Improve your practice.

Enhance your soft skills with a range of award-winning courses.

What is Assertive Communication? Tips on Being More Assertive

November 9, 2018 - Gini Beqiri

It’s important to communicate your needs and views at work but many people find this difficult because they may come across as either too passive or aggressive.

The consequences of this poor communication can increase stress levels. In this article, we explore assertiveness, with a focus on “saying no“.

What is assertive communication?

Assertive communication is when you confidently express your needs and opinions in a fair, honest, and calm way whilst considering the needs and views of other people.

It’s an important skill that reduces stress because it allows you to:

  • Stand up for yourself
  • Say “no” without feeling guilty
  • Express your wants, needs and opinions
  • Maintain self-control
  • Judge the situation and be assertive only when it’s appropriate

The three communication types

There are three different types of communication styles:

Not saying what you thinkExpressing yourself clearly and confidentlyShouting, aggression
Scared to speak up, others attack youSpeaks openly and honestlyInterrupts or talks over others, attacking
Avoids eye contactMaintains eye contactStares, looks judgmentally
Speaks softlySpeaks firmly and at conversational levelSpeaks loudly
Reduces your self-esteemIncreases your self-esteemReduces others’ self-esteem
Gives inCompromisesTakes
Believing that your own needs don’t matterBelieving that everyone’s needs are importantBelieving that your needs are the most important
Unable to say “no” – you feel guilty if you doSays no in an appropriate fashionSays no in an angry and reactive way
Makes body smaller e.g. slouchesRelaxed and welcoming postureClosed posture, makes body bigger, invades personal space

For example:

A colleague approaches you and asks if you can attend a meeting in their place because they’ve double-booked themselves but you have a list of work you need to urgently get through that day.

An aggressive person: “Absolutely not. You always do this! You need to learn to manage your own workload rather than bothering me!”

passive person: “Yeah of course I will.”

An assertive person: “Unfortunately I can’t attend the meeting because I’ve got lots of work to get through today, perhaps there’s someone else you can ask.”

Tips on assertive communication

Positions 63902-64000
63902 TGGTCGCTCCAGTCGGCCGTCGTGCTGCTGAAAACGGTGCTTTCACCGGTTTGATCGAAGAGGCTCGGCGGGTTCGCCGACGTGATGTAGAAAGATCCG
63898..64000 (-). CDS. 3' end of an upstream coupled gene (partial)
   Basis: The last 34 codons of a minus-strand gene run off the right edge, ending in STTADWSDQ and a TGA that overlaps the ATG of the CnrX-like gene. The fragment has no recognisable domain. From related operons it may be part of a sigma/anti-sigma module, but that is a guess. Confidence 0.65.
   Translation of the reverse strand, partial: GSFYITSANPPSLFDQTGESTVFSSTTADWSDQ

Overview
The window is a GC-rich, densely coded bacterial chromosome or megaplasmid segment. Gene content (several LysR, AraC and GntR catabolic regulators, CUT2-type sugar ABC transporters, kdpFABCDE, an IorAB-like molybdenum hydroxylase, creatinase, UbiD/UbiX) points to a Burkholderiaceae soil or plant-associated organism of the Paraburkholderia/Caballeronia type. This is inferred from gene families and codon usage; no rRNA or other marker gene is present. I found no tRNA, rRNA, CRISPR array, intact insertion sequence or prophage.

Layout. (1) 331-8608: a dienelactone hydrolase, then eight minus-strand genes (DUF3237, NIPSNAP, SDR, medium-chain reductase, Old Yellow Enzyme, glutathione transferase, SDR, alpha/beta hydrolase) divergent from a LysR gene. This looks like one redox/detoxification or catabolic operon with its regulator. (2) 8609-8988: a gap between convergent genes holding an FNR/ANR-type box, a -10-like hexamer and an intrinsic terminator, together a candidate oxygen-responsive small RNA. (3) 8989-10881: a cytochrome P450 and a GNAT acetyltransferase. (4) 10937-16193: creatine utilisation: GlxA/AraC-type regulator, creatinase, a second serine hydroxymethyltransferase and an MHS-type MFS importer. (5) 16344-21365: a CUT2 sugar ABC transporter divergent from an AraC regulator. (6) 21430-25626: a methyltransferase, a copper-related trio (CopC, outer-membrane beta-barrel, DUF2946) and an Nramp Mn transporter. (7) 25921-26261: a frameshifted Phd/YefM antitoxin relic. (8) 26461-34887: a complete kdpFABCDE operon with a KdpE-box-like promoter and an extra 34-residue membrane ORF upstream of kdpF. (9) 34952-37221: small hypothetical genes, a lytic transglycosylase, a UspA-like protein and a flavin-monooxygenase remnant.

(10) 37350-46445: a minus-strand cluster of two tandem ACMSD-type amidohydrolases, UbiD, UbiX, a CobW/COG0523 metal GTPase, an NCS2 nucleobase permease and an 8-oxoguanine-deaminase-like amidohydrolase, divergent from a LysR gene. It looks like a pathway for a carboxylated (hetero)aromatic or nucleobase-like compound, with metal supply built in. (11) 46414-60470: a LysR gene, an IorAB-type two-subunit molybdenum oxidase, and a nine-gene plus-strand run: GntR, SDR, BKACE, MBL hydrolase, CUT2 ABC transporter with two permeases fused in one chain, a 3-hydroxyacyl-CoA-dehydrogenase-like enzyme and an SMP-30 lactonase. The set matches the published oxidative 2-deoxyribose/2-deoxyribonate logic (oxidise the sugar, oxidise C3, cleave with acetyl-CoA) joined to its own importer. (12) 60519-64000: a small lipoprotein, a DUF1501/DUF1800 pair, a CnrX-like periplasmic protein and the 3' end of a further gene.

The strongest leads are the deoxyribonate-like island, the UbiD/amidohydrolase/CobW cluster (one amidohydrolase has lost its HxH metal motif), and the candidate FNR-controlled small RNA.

• Ensure that you tell the other person how you feel.
  • Listen (actively) to what the other person says and empathize.
  • Accept positive and negative feedback respectfully.
  • Speak at a normal conversational volume.
  • Sound firm but not aggressive.
  • Maintain eye contact.
  • Use “I” statements to get your messages across firmly, such as, “I want”. Aggressive statements tend to begin with “you”.
  • Avoid words that exaggerate, such as, “always” and never”. For example, say “This is the third time this week you’ve delegated your work to me”, rather than “You always give me your work.”
  • Use facts rather than judgements, such as saying “This article has information about X missing” rather than “You’ve done a bad job again.”
  • Use clear-cut verbs so your message gets across, for instance, instead of saying “could” or “should” you can say “will”, rather than using “need” you can say “want”. For example, “I want to attend this conference because…”

Try our presentations training course on assertive communication: Presenting with Confidence.

Examples of assertiveness:

  • “I currently can’t take on any extra projects. My calendar is full for the next month.”
  • “I understand what you’re saying, but I disagree…”
  • “Can you please not walk away when we’re talking?”
  • “Here is a divider I’ve set up. Will you please place your papers here?”
  • “Let’s agree to disagree on this and move on.”
  • “I have a different opinion. I think that…”
  • “I understand that you want me to do the job. However I have already made arrangements for tonight.”
  • “Thanks, but I need some time to myself right now.”
  • “Thanks for thinking of me, but I think I’ll pass on this one.”
  • “This is so important, and I can’t give it the time it deserves right now. Can we make an appointment to talk?”
  • “I disagree with you. I see the situation this way…”
  • “Thank you for sharing, but I’d like to hear from other people in the group.”
  • “I feel offended by your remark.”